The black hole behemoth is 17 billion times the mass of the sun. Astronomers have no clue why it's so big.
Astronomers have found a super-super-massive black hole comprising a whopping and unprecedented 59 percent of the mass of stars in the central bulge of its host galaxy, a discovery that adds a new twist to the mysterious relationship between a galaxy and its black hole.
The black hole inside the small, compact galaxy known as NGC 1277, located about 250 million light years away in the constellation Perseus, weighs in at 17 billion times the mass of the sun.
In comparison, the supermassive black hole at the heart of our Milky Way galaxy is equal to the mass of about 4 million suns.
Typically, black holes account for 0.1 percent of a galaxy's stellar bulge. Until now, the galaxy with the proportionally largest black hole was NCG 4486B, which has a black hole accounting for 11 percent of the combined mass of the central stars.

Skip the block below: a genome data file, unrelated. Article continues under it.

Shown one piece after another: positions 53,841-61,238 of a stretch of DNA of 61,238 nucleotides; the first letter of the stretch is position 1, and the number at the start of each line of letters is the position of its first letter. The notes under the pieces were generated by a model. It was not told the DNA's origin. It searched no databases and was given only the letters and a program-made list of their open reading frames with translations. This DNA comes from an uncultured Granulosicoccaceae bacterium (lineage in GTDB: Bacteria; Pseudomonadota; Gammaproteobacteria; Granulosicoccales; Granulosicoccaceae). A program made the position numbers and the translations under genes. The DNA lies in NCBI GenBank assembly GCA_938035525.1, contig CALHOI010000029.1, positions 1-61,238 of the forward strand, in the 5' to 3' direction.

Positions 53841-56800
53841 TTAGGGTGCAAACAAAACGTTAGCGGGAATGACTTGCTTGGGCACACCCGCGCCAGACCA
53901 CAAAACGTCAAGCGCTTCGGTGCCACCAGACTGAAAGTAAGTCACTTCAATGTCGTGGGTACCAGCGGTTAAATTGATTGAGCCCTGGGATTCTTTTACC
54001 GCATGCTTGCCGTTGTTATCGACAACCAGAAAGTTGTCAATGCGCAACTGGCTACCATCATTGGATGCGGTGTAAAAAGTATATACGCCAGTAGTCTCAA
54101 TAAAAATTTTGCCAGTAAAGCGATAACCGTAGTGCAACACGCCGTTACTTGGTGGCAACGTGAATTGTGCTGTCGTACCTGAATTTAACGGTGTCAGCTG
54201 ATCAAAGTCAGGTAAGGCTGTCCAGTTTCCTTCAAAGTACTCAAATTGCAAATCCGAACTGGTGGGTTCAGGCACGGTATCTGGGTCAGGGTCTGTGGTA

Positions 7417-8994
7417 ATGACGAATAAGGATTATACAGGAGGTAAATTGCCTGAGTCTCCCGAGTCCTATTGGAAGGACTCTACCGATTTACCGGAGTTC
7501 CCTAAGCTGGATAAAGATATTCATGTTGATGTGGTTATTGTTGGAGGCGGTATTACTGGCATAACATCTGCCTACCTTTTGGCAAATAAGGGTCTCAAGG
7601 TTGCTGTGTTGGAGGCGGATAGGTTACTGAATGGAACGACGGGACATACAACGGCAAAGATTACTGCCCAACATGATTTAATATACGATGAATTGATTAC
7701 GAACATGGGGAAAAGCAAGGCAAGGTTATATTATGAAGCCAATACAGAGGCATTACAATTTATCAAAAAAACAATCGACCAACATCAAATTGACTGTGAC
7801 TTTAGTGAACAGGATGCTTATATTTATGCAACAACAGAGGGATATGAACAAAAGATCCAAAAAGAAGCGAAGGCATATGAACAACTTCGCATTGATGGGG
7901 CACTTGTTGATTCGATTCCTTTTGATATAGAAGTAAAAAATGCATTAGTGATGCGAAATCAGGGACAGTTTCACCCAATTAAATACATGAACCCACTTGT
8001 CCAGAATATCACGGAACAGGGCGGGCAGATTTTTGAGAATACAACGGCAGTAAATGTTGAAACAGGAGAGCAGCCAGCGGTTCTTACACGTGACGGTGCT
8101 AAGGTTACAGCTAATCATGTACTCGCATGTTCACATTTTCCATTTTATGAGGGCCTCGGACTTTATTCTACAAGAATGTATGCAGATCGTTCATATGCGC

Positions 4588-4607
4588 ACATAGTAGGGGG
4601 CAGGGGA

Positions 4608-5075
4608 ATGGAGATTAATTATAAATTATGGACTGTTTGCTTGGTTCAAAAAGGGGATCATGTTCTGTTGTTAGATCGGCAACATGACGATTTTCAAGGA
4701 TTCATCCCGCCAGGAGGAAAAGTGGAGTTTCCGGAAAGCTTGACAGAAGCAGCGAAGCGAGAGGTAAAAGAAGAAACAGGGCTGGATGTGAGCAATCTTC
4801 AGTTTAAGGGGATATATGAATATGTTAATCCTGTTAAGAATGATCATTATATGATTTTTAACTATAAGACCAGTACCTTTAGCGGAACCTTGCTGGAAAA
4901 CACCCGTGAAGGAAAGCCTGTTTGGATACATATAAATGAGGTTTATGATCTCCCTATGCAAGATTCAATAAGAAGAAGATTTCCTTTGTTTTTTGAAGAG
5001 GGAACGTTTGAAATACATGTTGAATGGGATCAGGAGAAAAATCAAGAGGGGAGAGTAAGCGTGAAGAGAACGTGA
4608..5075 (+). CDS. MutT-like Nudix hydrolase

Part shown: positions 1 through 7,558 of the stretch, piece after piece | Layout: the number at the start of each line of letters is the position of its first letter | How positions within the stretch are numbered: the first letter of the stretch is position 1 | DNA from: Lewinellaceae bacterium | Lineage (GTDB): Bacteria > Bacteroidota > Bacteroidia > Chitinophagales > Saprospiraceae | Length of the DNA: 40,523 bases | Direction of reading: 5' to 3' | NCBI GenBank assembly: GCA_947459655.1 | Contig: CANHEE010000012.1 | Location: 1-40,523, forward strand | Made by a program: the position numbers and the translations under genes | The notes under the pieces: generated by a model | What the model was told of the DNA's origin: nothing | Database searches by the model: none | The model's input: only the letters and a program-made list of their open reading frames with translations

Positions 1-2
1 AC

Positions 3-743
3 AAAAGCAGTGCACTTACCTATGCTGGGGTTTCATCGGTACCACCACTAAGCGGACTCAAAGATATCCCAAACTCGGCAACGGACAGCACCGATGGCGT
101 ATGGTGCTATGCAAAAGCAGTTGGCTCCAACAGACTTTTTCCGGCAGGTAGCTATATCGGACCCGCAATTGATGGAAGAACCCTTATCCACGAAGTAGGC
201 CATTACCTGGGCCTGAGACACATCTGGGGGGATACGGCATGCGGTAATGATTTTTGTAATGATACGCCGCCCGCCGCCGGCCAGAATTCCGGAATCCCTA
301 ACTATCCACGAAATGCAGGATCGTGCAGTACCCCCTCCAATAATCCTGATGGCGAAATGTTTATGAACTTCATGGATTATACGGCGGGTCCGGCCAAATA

How 1277's black hole came to be so large is mystery.
"We didn't expect these systems to exist at all, but because the stars move so incredibly fast in the centers of these objects, we know these big black holes exist in these small galaxies," astronomer Remco van den Bosch, with the Max Planck Institute for Astronomy in Germany, wrote in an email to Discovery News.